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Washington Post: Atrivo/Intercage, why are we peering with the American RBN?
This Washington Post story came out today: http://voices.washingtonpost.com/securityfix/2008/08/report_slams_us_host_as_major.html
In it, Brian Krebs discusses the SF Bay Area based Atrivo/Intercage, which has been long named as a bad actor, accused of shuffling abuse reports to different IP addresses and hosting criminals en masse, compared often to RBN in maliciousness. "The American RBN", if you like.
1. I realize this is a problematic issue, but when it is clear a network is so evil (as the story suggests they are), why are we still peering with them? Who currently provides them with transit? Are they aware of this news story?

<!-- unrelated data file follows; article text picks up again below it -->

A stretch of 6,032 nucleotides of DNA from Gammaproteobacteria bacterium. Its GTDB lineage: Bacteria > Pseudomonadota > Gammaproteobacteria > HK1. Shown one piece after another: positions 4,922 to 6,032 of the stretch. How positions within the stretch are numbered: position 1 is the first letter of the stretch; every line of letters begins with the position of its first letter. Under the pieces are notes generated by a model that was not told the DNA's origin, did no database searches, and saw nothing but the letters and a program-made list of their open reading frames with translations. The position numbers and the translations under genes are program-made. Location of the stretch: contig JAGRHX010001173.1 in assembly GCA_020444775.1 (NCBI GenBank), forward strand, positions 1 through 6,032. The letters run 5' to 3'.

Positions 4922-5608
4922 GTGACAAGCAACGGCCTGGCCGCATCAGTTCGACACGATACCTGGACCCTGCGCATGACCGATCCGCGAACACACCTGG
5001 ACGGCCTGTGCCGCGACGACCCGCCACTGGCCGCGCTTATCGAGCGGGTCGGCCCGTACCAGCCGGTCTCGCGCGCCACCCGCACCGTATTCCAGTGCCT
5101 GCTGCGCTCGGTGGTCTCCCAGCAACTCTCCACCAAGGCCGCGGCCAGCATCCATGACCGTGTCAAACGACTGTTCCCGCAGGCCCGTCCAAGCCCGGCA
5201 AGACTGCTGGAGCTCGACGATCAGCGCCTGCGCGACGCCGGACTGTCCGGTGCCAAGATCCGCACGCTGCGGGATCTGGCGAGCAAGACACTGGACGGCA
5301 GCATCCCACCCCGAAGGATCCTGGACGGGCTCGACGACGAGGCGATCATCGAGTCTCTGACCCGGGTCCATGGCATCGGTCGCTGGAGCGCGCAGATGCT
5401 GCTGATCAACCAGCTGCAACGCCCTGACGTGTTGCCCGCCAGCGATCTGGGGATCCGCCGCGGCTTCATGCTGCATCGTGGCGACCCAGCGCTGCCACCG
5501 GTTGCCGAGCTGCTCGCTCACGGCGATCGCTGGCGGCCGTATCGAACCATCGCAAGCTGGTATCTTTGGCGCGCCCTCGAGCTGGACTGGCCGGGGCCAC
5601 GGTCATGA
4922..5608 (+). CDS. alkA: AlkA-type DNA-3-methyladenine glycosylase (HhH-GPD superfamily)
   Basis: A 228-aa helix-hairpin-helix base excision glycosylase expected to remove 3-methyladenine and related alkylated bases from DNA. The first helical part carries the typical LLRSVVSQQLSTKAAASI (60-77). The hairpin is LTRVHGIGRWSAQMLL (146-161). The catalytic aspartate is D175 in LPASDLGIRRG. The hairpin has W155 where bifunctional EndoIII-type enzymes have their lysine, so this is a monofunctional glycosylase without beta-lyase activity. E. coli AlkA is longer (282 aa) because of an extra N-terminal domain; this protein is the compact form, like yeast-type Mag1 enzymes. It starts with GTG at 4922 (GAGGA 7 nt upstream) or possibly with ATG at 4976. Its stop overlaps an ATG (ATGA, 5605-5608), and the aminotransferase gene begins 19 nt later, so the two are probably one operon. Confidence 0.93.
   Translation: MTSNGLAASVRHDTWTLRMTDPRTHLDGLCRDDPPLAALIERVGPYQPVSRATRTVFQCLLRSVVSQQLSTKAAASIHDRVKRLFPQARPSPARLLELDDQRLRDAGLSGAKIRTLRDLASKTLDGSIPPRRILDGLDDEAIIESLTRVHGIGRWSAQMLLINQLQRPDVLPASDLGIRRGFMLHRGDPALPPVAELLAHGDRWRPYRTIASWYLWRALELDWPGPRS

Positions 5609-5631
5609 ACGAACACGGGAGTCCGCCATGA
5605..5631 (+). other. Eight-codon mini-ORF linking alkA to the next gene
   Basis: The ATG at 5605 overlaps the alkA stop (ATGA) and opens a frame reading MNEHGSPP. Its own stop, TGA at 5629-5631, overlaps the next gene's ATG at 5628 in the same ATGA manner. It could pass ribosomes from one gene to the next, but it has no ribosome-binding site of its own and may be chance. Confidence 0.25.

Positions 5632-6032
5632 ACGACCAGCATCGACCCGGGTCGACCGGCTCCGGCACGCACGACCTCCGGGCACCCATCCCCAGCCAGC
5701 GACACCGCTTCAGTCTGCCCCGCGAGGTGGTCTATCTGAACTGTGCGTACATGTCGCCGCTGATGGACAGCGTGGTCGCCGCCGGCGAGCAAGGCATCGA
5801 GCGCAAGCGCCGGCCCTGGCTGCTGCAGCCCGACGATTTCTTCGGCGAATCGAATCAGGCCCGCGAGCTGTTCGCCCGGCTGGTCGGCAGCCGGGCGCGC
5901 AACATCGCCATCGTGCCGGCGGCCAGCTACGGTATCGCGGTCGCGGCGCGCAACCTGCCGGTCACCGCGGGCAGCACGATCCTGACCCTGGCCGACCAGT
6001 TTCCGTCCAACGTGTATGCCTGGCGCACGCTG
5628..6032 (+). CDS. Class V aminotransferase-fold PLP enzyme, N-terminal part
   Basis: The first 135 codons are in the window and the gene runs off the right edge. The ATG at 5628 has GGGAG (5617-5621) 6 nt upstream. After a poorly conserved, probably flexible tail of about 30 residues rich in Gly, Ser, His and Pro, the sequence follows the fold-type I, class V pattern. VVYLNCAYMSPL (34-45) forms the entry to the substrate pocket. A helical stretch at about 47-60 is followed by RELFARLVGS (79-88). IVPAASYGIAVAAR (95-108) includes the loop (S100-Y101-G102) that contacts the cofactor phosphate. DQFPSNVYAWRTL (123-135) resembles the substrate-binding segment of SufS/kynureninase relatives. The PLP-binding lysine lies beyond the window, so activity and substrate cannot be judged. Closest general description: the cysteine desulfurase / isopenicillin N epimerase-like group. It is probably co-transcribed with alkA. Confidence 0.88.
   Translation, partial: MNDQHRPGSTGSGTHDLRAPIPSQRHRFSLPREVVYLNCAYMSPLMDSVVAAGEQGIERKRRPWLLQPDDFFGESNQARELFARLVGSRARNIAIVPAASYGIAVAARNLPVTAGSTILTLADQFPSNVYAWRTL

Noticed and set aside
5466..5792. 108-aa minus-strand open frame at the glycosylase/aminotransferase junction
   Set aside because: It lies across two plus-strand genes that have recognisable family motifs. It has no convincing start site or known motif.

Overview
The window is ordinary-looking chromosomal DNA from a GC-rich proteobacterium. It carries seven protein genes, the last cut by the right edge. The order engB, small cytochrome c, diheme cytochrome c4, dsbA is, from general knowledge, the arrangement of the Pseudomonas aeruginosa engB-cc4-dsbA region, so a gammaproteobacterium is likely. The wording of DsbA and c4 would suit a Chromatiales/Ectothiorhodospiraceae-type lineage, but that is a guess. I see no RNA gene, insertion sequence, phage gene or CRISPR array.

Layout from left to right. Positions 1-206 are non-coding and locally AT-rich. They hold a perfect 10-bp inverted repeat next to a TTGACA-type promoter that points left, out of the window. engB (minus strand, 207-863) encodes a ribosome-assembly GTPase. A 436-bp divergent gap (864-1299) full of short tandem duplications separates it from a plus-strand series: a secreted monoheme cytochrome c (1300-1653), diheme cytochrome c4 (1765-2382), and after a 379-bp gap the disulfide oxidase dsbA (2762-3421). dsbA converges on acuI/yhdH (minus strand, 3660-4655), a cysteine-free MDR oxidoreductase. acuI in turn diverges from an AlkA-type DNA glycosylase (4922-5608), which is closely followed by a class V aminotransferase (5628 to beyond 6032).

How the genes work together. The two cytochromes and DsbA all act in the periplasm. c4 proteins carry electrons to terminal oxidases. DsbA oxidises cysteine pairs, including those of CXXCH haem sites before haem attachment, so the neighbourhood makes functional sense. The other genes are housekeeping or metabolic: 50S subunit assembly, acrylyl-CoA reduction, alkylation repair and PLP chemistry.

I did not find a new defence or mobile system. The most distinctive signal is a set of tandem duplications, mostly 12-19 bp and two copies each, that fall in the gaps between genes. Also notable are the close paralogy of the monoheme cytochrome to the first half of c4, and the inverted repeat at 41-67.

If Lycos' make spam not war, and Blue Security's blue frog were ran out of hosting continually, this has been done before to some extent. This network is not in Russia or China, but in the silicon valley.
2. On a different note, why is anyone still accepting their route announcements? I know some among us re-route RBN traffic to protect users. Do you see this as a valid solution for your networks?
What ASNs belong to Atrivo, anyway?
Anyone has more details as to the apparent evilness of Atrivo/Intercage, who can verify these reports? As researched as they are, and my personal experience aside, I'd like some more data before coming to conclusions.
Hostexploit released a document [PDF] on this very network, just now, which is helpful: